Google Apps users may be noticing an “Offline (beta)” link in the upper-right corner of their Google Calendars. That’s right—Google’s rolling out offline browser access to appointments, and, for once, Apps users get first dibs. If you see the offline link in red, hit it and, if you’ve enabled any other kind of Google offline access with Google Gears, like Offline Gmail, you’ll get a familiar experience. You’re prompted to enable offline access, and to install Gears if you haven’t already:
When you enable Offline Gmail, the new service doesn’t actually download all your messages—just about 10,000 of them. And Gmail has its own method of determining which messages it stores for serious email fiends.
Google Gears, the browser plug-in that lets you access your favourite webapps when you’re not online, is now out of beta and available for the Safari browser for Macs (in addition to Firefox on all platforms). Gears gives you offline access to Remember the Milk, Zoho Suite, Google Docs, and more webapps.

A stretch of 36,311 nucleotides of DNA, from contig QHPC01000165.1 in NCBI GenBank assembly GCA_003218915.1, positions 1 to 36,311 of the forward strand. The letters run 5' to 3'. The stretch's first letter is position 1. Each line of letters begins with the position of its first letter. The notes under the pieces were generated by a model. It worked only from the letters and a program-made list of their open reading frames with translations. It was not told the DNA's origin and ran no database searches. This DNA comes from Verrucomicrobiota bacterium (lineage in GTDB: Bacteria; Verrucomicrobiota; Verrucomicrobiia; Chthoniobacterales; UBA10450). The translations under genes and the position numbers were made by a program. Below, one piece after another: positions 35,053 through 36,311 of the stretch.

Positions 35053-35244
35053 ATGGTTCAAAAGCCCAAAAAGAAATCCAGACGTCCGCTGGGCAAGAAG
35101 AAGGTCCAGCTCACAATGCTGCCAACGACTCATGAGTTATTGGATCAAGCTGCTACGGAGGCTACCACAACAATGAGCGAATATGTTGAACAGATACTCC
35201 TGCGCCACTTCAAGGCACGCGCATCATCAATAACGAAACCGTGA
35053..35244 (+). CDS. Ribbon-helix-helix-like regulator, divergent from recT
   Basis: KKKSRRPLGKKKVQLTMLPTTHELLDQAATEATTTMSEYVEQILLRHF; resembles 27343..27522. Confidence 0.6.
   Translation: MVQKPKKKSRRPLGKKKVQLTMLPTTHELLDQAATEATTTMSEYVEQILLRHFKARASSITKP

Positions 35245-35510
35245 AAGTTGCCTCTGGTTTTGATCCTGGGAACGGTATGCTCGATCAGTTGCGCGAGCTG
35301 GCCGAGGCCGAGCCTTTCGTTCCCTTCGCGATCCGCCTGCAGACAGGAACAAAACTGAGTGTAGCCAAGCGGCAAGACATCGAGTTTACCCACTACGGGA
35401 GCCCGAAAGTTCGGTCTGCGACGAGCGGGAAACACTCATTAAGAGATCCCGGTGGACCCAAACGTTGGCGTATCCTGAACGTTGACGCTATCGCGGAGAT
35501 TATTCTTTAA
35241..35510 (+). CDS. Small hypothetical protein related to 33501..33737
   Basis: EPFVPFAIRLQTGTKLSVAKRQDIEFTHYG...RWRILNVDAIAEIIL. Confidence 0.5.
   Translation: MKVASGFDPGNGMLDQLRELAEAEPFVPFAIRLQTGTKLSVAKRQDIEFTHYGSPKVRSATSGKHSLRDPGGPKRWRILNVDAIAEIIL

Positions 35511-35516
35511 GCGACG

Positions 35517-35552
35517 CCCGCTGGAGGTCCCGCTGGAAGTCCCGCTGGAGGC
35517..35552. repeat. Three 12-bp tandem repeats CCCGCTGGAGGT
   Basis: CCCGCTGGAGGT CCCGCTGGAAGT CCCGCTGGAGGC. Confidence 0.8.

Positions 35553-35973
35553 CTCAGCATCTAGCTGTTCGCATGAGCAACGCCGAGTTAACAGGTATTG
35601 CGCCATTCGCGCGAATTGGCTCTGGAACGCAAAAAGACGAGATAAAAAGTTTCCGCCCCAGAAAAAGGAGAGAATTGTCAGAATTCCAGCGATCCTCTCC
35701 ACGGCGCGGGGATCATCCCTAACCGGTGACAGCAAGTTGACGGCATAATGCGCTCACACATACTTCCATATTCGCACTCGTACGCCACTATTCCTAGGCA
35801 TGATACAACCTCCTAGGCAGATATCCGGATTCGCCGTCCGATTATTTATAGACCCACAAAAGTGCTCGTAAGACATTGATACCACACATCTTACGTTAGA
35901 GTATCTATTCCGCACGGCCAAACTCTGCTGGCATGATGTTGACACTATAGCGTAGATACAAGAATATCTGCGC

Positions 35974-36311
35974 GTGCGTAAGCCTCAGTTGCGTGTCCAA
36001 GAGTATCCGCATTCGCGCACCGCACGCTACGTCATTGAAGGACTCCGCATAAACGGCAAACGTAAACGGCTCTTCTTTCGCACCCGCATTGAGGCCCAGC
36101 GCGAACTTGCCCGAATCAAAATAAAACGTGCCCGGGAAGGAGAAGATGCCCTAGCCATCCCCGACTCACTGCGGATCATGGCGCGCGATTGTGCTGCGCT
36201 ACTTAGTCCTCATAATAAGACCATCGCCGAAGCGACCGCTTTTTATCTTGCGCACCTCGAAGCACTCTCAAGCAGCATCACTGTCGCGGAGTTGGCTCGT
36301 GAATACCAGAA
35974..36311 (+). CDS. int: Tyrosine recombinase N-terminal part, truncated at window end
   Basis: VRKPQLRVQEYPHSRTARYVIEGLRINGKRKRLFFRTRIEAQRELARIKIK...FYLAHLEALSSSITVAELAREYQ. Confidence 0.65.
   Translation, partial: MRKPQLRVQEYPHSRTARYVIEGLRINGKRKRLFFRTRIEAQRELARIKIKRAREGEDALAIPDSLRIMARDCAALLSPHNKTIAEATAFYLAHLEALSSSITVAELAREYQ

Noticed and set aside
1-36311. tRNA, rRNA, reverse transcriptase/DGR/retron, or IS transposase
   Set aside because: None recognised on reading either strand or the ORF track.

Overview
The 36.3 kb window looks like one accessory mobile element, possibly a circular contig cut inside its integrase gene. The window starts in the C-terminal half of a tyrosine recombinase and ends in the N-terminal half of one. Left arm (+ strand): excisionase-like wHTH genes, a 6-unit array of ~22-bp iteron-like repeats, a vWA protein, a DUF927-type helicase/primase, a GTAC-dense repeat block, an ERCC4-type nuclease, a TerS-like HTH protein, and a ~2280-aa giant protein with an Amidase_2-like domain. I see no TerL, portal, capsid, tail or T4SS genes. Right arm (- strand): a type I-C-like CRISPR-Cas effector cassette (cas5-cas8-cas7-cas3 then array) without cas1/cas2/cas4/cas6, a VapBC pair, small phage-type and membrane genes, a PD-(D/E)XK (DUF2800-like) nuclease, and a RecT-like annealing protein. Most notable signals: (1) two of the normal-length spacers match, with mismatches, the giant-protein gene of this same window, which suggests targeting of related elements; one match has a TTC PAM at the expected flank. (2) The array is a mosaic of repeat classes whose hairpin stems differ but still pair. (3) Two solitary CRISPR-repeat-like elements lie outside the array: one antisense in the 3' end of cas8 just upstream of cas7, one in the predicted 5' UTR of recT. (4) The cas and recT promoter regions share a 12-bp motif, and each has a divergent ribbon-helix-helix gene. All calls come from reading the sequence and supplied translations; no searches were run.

Windows only: Snag a full-fledged version of Wikipedia for offline research with freeware application WikiTaxi. WikiTaxi requires a few components: the standalone application, an importer, and a database to import (the simple English database is 25MB, but the full-fledged English encyclopedia is a whopping 3.5GB). Use the import tool to suck in the file and specify its file name. If properly imported, WikiTaxi will display a random page when you reopen the application and you can then browse to any page of your choosing. WikiTaxi supports wildcard searches, AND and OR searches, and more, and is ideal for browsing on a large USB drive. WikiTaxi is a free download for Windows only.WikiTaxi [via gHacks]